The burden of cardiovascular disease (CVD) in India is alarmingly high and continues to increase exponentially. Not only Indians are at high risk of developing CVD, they usually get the disease at an early age, have a more severe form of the disease and have poorer outcome compared with Western populations. Access to health care is also not optimal in India, and the treatment of CVD remains expensive. For all these reasons, prevention of CVD becomes one of the most important public health goas for Indians.
The INTERHEART study has shown that dyslipidemia is the most important modifiable risk factor for CVD. This relates both to the high prevalence of dyslipidemia and also to the direct pathogenic association of lipid abnormalities with atherosclerosis. Accordingly, an extensive evidence base exists to support the value of effective management of dyslipidemia as one of the most important therapeutic interventions for prevention of CVD.
Numerous leading International societies have published guidelines for management of dyslipidemia but these guidelines are not directly applicable to Indians because of various reasons. Indians have unusually high prevalence of dyslipidemia, particularly at a younger age, andthepattern of dyslipidemia is also distinct compared with Western populations. The distribution and interplay of various other CVD risk factors and genetic susceptibility are also different. In addition, the population awareness about prevention of CVD, cultural beliefs, socioeconomic conditions, etc. are also quite different. For these reasons, it is important to formulate policies and guidelines that accommodate these differences and propose recommendations that are best suited for our conditions.
To meet this objective, the Lipid Association of India (LAI) has undertaken the task to develop a consensus document on management of dyslipidemia in Indians. This consensus document is divided in two parts-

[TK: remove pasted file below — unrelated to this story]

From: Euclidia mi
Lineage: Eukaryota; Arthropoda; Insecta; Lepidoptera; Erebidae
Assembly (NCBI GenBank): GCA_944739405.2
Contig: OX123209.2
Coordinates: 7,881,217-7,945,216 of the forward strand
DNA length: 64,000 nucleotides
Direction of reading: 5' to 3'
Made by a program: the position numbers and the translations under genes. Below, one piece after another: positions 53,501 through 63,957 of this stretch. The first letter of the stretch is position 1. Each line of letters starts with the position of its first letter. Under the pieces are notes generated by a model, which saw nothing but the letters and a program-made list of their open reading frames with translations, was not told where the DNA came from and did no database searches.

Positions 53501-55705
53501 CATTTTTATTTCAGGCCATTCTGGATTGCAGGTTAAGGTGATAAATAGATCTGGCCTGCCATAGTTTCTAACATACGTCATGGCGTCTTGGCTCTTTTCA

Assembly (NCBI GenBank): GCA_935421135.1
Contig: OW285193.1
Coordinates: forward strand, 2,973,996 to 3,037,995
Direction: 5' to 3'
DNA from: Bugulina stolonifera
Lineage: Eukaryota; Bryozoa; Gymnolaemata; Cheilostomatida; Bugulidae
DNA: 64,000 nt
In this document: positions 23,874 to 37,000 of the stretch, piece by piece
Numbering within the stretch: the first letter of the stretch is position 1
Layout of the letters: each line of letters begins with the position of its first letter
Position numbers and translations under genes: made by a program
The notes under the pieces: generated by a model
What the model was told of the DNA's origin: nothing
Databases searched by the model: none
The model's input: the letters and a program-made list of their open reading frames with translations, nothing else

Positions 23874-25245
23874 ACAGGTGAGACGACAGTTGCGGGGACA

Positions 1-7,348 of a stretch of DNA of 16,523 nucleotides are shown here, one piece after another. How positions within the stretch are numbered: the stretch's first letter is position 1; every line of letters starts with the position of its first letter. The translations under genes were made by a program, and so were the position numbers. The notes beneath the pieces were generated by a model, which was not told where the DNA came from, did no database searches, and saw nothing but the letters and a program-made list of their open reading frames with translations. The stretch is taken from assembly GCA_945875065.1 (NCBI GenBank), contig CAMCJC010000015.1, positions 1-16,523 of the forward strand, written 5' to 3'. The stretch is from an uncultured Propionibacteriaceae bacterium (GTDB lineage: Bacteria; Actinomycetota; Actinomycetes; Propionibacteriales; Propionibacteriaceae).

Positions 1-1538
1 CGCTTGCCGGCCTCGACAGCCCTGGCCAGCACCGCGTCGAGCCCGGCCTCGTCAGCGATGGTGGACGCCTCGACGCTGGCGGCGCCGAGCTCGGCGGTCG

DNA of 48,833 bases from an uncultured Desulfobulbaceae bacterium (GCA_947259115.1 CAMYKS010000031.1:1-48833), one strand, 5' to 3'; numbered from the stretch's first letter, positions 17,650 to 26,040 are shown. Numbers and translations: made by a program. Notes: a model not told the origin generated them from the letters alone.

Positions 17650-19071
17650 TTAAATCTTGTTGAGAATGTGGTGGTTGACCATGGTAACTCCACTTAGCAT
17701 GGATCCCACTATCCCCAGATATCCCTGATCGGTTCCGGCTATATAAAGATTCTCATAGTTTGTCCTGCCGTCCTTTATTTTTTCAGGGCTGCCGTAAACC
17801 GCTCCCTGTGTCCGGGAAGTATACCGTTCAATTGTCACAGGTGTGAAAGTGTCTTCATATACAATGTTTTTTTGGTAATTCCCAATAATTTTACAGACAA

part 1-deals with all common issues related to lipid management encountered during routine clinical practice
part 2 deals with management of dyslipidemia in special patient populations such as those with acute coronary syndrome, familial dyslipidemias, chronic kidney disease, etc.
Part 1 of the consensus document has already been published recently. The key highlights of this document are-
- A new CVD risk assessment algorithm that is based mainly on risk factor counting. It has the advantages of being simple, easy to use and more evidence-based as compared to various risk scores that are not applicable to Indians.
- Stricter targets for low density lipoprotein (LDL) cholesterol lowering in Indians.
- Combining CVD risk-based as well LDL cholesterol level-based approach for guiding lipid management.
- Recognizing the value of non-high density lipoprotein cholesterol as an important risk factor for Indians and including it as a co-primary target for lipid lowering therapy.
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For more details for this months Journal issue, please visit http://www.jcpconline.org/currentissue.asp?sabs=n(Journal of Clinical and Preventive Cardiology, Apr-June 2016 issue).